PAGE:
This is a single-shot pistol that takes a lot of time to load, so I went with 5-shot groups for this test. I’m not going to show you every target I fired, but I’ll give all the results. I’ll show only the worst group and the best. The first target, however, I mis-counted and shot 6 rounds.


This 6-shot group measures 6.5 inches across — from the outside of the two holes farthest apart. It was shot with CCI CB Longs, a round that did well in my 6-part report on CB caps versus pellets. In the Knocabout, however, it was dead last.

Other rounds
Winchester Super-X high-velocity .22 long rifle rounds made a group that measured 5-3/8 inches across the two widest holes. Aguila Super Colibri made a 5-1/8 inch group. Then, CCI subsonics turned in a group that measured 2-3/8 inches across. That sounded very good in light of what had gone before. But, then, I tried the Russian Junior ammo. Amazingly, they struck the center of the bull and gave a group measuring just 1-7/8 inches across. The pistol really could shoot, after all! I only needed the right ammo.


This group of 5 Russian Junior rounds was astounding after what had gone before. It measures 1-7/8 inches across! read more


The condition of used airguns

by B.B. Pelletier

Announcement: Connor Moynihanis this week’s winner of Pyramyd Air’s Big Shot of the Week on their airgun facebook page. He’ll receive a $50 Pyramyd Air gift card. Congratulations!

Connor Moynihan is this week’s BSOTW.

This report just bubbled up on its own. I was scanning Gun Broker the other day when I came across a listing for a “Benjamin Franklin” model 312 air rifle in exceptional condition. Whenever I see a listing for a Benjamin Franklin airgun, I know the person doing the listing doesn’t know anything about airguns, because there never was any air rifle that was called a Benjamin Franklin. That was just a title on certain Benjamin airguns as a play on the company name.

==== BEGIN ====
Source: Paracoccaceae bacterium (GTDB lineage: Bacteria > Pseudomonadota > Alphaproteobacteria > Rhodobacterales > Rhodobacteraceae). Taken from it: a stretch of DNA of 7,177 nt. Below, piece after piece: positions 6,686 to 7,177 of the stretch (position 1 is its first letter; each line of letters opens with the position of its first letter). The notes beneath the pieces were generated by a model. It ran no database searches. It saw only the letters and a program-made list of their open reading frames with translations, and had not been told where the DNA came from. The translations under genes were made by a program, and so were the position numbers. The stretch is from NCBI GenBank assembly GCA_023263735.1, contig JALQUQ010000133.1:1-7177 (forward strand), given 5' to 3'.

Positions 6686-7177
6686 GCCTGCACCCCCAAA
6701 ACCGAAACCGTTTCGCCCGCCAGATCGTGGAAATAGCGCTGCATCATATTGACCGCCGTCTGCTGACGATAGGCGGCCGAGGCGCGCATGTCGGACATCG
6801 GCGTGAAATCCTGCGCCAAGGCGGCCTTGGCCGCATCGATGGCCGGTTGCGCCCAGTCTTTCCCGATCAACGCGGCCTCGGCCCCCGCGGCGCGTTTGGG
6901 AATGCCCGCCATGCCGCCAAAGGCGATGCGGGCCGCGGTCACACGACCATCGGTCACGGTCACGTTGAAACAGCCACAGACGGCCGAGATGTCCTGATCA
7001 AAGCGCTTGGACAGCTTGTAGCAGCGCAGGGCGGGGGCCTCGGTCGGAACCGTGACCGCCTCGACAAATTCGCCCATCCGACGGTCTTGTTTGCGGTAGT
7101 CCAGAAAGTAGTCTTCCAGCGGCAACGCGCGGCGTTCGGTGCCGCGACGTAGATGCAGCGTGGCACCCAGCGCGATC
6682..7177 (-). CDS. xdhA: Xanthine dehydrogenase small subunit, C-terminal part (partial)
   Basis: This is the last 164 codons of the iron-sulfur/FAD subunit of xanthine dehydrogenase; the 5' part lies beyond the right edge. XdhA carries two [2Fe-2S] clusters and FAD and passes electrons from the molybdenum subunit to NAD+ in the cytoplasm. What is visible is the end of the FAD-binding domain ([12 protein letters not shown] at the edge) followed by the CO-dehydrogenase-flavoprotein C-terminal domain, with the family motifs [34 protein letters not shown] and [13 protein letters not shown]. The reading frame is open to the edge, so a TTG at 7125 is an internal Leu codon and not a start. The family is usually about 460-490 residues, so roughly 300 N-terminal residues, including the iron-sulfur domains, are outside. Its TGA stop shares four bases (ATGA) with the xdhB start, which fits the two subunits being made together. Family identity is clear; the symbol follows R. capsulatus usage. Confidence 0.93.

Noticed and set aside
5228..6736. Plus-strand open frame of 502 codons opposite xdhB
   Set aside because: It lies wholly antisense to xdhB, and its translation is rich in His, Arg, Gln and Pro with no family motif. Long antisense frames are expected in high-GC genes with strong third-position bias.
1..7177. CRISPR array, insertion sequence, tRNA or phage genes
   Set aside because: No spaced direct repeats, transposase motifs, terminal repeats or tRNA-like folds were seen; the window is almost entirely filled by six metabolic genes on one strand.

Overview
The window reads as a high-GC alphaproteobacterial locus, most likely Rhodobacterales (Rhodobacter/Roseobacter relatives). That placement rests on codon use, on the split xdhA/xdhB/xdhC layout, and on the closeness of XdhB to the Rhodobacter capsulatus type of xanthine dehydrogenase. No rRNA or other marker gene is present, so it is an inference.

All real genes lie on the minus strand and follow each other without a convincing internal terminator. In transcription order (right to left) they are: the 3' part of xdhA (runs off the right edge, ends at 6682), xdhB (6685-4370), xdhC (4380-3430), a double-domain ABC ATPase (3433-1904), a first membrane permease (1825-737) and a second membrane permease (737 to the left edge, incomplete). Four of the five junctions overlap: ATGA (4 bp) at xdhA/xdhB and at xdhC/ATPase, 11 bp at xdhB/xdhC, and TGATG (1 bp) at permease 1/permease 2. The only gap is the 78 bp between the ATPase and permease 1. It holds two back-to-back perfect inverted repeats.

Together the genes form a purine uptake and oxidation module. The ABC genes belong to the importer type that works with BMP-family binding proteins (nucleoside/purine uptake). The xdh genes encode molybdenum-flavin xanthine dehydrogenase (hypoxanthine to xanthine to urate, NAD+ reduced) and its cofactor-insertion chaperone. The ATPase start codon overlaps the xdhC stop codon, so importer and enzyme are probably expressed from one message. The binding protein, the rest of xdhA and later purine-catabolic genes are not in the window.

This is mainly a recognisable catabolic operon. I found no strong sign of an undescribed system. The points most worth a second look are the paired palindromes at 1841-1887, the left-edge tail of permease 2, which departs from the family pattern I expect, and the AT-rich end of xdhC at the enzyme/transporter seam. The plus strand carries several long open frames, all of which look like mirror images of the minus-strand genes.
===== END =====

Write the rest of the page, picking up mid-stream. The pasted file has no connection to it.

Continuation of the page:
Instead, I concentrated on the “exceptional” condition that was mentioned. A model 312 is a multi-pump that has a Tootsie Roll pump handle. It’s made from all brass that’s been plated with silver nickel and then plated with something we call black nickel, but I don’t think that it actually is. The black wears off quickly with handling. The silver lasts a lot longer. And, finally, the gun wears down to the brass, which the owner often shines up like a trumpet. The gun in question was a shiny brass one.

In other words, far from being the exceptional gun mentioned, this was a well-worn air rifle with no original finish remaining. It graded good, at best. That started me thinking about the condition of used airguns and whether they should ever be refinished. That’s what I would like to talk about today.

Is condition everything?
If you’re in the middle of a large, deep lake in a small boat, you want that boat to be waterproof, first of all. The question of whether the cushions match the paint scheme can be tabled until you are safely ashore. So, in certain circumstances, functionality trumps appearance. You can equate that to most things that we use and also collect.

If you bought a Feinwerkbau 125 (a very rare 5mm version of the FWB 124) to hunt with, and subsequently cut down the barrel to carbine length, you now have a nice spring carbine that’s no longer collectible. The fact that it started out as a collectible doesn’t matter after the gun was changed. As a hunting rifle, your gun has value. As a collectible, it has none. But it’s not always that clear, is it?

Let’s say you bought a nice Crosman model 101 multi-pump that was made between 1925 and 1940. It’s not a rare airgun; and when you bought it, it wasn’t holding air, so you had the gun resealed. You spent $100 for the gun and another $40 to get it resealed, so you now have $140 in it. But you’re something of a handyman and decided to refinish the outside of the gun. You strip it, sand it, repaint the metal parts and refinish the wood. The gun now looks like new, and you have about $175 in it. At this point, you probably have a little more money in the gun than it’s worth. As nice as it looks, who knows? Someone might pay $175 for it. Or perhaps they’ll even pay $200.

The point is that this particular gun has gone as far as it can go. As the years pass, the gun will increase in value, but it won’t increase very fast. Compare that to a genuine like-new model 101. This one really is in like-new condition and still has all the factory finish on it. More importantly, the owner can prove that it’s all original. This gun might bring $500-600, even if it doesn’t hold air. Why the difference, when it looks no better than yours, and perhaps not even as good? Because it’s in all-original condition, which is something collectors want. This airgun is collectible, where yours is a good-looking shooter and no more. Add an original box to this gun and the value might easily double. Add a reproduction box to your own refinished gun, and the price won’t increase by a nickel!

Wait a minute!